The data also revealed an increasing number of late-afternoon admissions at one hospital, a consistent pattern that warranted adding a designated admitter from 11 a.m. to 7 p.m. The group has also used the data to change how physicians distribute new admissions every morning and to create a “surge” system to pull in staff to cover higher volume.
What service units offer over the typical wRVU, Ms. Menzel maintains, is much more detail about how hospitalist work is changing and when those changes occur.
“As an engineer, I wanted to understand the business and workflow,” she says, “and I couldn’t do that with RVUs. Instead, I worked with the team to help tell a story about the work doctors do every day.”
ThedaCare also implemented a second metric to look at hospitalist perceptions of their workday.
At the end of each shift, each hospitalist is interviewed briefly by a staff member and asked to classify that day’s workload as “red” or “green.” A red day is one in which the workload felt unmanageable, while green indicates a manageable one. If the hospitalist reports a red day, she or he is asked to briefly cite the reasons why.
“This question “was your workload manageable? “is much more useful than asking them if they had a good day,” Ms. Menzel said.
When the red/green metric was introduced, some hospitalists “rolled their eyes,” Ms. Menzel recalls. But over time, even skeptics have come around because they’ve seen the daily anecdotal reports translate into action.
“They know that if there are a lot of red reports over several weeks, we will look at the schedule and make adjustments,” says Ms. Menzel. “They know we’ll do something with the data we collect.”
Frequent sharing of data
The data are also broadly and frequently shared. Unit-of-service data “by hour, day, shift and campus “are posted and reviewed weekly in a team huddle with the hospitalists. Red- and green-day data are posted daily and reviewed monthly.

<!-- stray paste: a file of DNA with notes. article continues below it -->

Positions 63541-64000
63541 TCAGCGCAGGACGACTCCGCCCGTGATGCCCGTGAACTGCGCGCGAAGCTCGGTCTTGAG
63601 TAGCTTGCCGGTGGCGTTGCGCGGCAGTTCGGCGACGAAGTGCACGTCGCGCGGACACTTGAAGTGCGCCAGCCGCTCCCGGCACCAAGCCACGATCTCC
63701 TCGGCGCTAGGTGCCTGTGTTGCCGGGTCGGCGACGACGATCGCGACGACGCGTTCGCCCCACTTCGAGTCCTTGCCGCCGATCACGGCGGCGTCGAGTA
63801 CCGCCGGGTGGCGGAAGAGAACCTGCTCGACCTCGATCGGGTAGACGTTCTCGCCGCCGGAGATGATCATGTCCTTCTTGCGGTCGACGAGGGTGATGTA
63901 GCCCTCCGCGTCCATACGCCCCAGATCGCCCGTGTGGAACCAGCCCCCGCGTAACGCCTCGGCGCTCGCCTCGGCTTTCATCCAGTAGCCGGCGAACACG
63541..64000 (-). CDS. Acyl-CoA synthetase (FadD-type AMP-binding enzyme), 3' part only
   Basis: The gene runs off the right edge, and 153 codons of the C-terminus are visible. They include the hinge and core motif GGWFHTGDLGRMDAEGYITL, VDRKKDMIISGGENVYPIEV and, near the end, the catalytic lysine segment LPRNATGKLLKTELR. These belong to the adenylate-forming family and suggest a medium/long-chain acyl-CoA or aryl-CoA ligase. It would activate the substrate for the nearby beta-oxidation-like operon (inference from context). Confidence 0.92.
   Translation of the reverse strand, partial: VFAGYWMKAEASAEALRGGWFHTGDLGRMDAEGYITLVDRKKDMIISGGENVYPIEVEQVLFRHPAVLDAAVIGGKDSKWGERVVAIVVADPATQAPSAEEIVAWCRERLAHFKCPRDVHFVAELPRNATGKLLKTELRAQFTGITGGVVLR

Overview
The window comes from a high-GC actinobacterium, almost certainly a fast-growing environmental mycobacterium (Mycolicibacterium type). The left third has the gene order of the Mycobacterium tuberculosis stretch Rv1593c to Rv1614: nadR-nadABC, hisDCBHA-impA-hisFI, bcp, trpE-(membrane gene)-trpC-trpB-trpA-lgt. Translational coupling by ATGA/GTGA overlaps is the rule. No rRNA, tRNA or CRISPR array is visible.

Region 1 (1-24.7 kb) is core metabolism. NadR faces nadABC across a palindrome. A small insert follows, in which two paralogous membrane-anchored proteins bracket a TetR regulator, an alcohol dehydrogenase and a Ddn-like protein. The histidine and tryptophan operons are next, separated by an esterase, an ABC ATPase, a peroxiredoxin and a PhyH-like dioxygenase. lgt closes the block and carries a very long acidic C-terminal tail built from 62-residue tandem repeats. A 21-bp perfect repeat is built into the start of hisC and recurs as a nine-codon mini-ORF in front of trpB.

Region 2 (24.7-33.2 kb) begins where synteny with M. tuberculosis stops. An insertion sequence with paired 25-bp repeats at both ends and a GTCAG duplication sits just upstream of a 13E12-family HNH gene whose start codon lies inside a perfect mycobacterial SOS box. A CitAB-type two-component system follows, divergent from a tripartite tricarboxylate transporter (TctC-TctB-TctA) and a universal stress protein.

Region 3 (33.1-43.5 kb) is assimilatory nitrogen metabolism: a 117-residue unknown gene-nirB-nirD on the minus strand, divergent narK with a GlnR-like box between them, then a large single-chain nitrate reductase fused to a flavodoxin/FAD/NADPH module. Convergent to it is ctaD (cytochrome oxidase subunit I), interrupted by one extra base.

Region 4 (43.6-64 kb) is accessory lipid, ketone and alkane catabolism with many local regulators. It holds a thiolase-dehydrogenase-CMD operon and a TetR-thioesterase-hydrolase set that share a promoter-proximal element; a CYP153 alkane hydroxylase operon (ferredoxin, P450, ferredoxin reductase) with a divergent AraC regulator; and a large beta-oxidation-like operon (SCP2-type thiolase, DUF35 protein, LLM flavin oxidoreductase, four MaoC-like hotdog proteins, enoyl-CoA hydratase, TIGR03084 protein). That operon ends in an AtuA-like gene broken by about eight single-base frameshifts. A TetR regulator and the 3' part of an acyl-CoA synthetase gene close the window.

And after years of collecting unit-of-service numbers, the hospitalist group has realized that 45 units of service per clinical hour is the so-called “sweet spot.”
“It seems to be the ideal number for people to be effective without too much downtime or overload,” Ms. Menzel says, “and 45 minutes of estimated clinical work an hour is where we see the highest number of green days.”
Using both service-unit and red/green data, the department realized that one campus tended to admit far more high-acuity patients than the other. The second campus, in contrast, manages more patients with complex social or family issues “which figure prominently in hospitalists’ “red-day” reports.
The data also uncovered noticeable patterns in hospitalist comanagement. “We get consult requests on certain days because that’s when surgeons do more procedures,” says Ms. Menzel. The group is examining whether that warrants modifying hospitalists’ schedules.
Hospital administrators are paying attention, too. Ms. Menzel notes that she must report department productivity and meet related goals, “like everyone in the system, but these data help me explain our business.”
“I’ve found that the administration understands the nursing process well, but not the hospitalist process,” she says. “The data give me a common way to speak their language.”
Bonnie Darves is a freelance health care writer based in Seattle.